Trace element changes in sclerotic heart valves from patients undergoing aortic valve surgery.
2002 (English)In: Biological Trace Element Research, ISSN 0163-4984, E-ISSN 1559-0720, Vol. 88, no 1, 9-24 p.Article in journal (Other academic) Published
Several trace elements are essential nutrients for an optimal functioning of organs and tissues, including the immune system and the heart. The pathogenesis of some heart diseases has been associated with changes in the balance of certain trace elements. The etiology of nonrheumatic aortic valve sclerosis is unknown, however. A prospective study was performed on trace element changes in the sclerotic valves of 46 patients undergoing surgical aortic valve replacement because of aortic stenosis. Valves from 15 individual forensic cases without known cardiac disease served as controls. The contents of 15 trace elements (Al, As, Cd, Ca, Co, Cu, Fe, Pb, Mg, Mn, Hg, Se, Ag, V, and Zn) were measured by inductively coupled plasma - mass spectrometry (ICP-MS) of aortic valve tissue from both patients and forensic autopsy controls. Some trace elements showed similar concentrations in sclerotic and control valves (Al, Ag, Hg, Mn), whereas a few were moderately changed in the sclerotic as compared with the control valves, including an increase in Cd by 52% (p < 0.05) and decreases in Se by 14% (p < 0.05), in V by 42% (p < 0,001), and in Cu by 45% (p < 0.001). However, there were pronounced increases (p < 0.001) in the concentrations of As (5-fold), Ca (70-fold), Co(10-fold), Fe (20-fold), Pb (8-fold), Mg (20-fold), and Zn (10-fold) in the sclerotic valves. Thus, sclerotic aortic valve disease is associated with a pronounced imbalance in several trace elements of well-known importance for cardiovascular and immune function as well as in trace elements with hitherto unknown significance.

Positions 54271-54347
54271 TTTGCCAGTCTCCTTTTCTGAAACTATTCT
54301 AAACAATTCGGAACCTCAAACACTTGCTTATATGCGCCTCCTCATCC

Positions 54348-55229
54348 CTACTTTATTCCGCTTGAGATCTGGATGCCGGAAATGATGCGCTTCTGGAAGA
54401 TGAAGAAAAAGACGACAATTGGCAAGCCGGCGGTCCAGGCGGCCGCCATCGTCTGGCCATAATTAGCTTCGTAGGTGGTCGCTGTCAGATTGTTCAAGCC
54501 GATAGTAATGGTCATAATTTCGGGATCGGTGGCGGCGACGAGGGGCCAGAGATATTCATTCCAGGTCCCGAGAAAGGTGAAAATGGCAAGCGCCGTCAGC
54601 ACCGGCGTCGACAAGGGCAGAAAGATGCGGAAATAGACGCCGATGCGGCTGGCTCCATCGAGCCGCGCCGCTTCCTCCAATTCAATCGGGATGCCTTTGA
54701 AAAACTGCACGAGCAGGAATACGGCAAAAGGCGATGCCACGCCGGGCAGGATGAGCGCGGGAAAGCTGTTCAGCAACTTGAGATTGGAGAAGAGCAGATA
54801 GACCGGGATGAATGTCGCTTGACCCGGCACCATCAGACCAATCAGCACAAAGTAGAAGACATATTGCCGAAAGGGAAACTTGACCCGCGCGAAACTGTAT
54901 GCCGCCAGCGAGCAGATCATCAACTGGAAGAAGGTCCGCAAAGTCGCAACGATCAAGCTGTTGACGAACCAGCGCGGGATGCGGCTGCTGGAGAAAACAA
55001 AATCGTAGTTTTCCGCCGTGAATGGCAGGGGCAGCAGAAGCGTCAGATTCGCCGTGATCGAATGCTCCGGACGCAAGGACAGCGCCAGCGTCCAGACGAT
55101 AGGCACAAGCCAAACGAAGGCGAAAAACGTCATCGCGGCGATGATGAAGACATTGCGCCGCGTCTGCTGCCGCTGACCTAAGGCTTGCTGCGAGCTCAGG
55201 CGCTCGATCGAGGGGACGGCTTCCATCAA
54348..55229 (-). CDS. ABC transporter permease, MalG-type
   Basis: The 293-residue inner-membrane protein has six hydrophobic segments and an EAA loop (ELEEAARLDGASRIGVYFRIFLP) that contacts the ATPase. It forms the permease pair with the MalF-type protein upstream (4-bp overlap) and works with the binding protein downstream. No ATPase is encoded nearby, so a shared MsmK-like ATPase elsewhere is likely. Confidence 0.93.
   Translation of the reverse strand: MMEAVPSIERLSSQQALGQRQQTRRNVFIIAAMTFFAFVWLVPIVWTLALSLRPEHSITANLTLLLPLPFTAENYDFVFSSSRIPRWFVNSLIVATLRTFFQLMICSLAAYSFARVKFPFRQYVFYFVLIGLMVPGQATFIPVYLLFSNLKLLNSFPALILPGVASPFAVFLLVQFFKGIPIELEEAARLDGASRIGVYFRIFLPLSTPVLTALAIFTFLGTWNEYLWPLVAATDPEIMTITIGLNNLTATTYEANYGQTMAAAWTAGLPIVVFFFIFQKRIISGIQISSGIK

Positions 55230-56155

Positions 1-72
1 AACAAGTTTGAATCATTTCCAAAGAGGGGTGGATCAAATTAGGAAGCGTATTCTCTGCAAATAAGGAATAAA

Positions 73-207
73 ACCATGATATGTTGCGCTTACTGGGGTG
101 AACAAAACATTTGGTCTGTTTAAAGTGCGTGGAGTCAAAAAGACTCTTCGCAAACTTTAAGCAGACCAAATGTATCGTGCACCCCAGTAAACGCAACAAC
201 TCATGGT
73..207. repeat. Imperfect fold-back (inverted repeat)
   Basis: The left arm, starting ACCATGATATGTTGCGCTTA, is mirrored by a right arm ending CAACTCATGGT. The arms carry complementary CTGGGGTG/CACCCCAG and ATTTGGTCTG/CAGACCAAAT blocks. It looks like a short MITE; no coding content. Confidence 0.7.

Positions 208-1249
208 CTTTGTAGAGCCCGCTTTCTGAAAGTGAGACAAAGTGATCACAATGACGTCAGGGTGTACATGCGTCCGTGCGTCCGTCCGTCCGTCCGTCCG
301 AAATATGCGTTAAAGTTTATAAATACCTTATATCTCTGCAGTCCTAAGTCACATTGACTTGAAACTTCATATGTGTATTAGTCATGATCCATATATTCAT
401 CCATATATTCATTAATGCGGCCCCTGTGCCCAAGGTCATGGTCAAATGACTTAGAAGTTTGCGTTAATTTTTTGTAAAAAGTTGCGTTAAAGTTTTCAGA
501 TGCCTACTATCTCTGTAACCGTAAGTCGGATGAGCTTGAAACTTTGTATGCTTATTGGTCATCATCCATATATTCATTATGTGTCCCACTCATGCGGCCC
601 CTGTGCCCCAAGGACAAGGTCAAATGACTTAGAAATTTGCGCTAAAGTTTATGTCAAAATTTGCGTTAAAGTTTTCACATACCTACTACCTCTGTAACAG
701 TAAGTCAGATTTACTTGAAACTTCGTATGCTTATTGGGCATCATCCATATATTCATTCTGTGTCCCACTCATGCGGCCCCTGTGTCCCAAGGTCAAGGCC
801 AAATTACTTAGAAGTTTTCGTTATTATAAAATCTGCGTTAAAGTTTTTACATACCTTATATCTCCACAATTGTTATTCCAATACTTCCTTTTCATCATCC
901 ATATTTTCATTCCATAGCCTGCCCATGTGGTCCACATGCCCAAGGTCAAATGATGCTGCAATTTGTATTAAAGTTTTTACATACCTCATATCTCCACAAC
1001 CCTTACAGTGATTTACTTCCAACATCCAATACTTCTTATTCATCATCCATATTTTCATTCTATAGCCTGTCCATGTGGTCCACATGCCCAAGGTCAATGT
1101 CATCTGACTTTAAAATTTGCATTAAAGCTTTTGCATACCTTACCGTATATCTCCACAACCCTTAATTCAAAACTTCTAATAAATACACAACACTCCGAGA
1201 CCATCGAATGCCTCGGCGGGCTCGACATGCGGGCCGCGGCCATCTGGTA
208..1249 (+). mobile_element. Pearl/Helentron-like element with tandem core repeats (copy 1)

Place, publisher, year, edition, pages
2002. Vol. 88, no 1, 9-24 p.
Adolescent, Adult, Aged, Aged; 80 and over, Aortic Valve/metabolism/*surgery, Arteriosclerosis/*metabolism, Case-Control Studies, Female, Humans, Male, Middle Aged, Research Support; Non-U.S. Gov't, Trace Elements/*metabolism
Medical and Health Sciences
IdentifiersURN: urn:nbn:se:uu:diva-72915DOI: 10.1385/BTER:88:1:09PubMedID: 12117269OAI: oai:DiVA.org:uu-72915DiVA: diva2:100826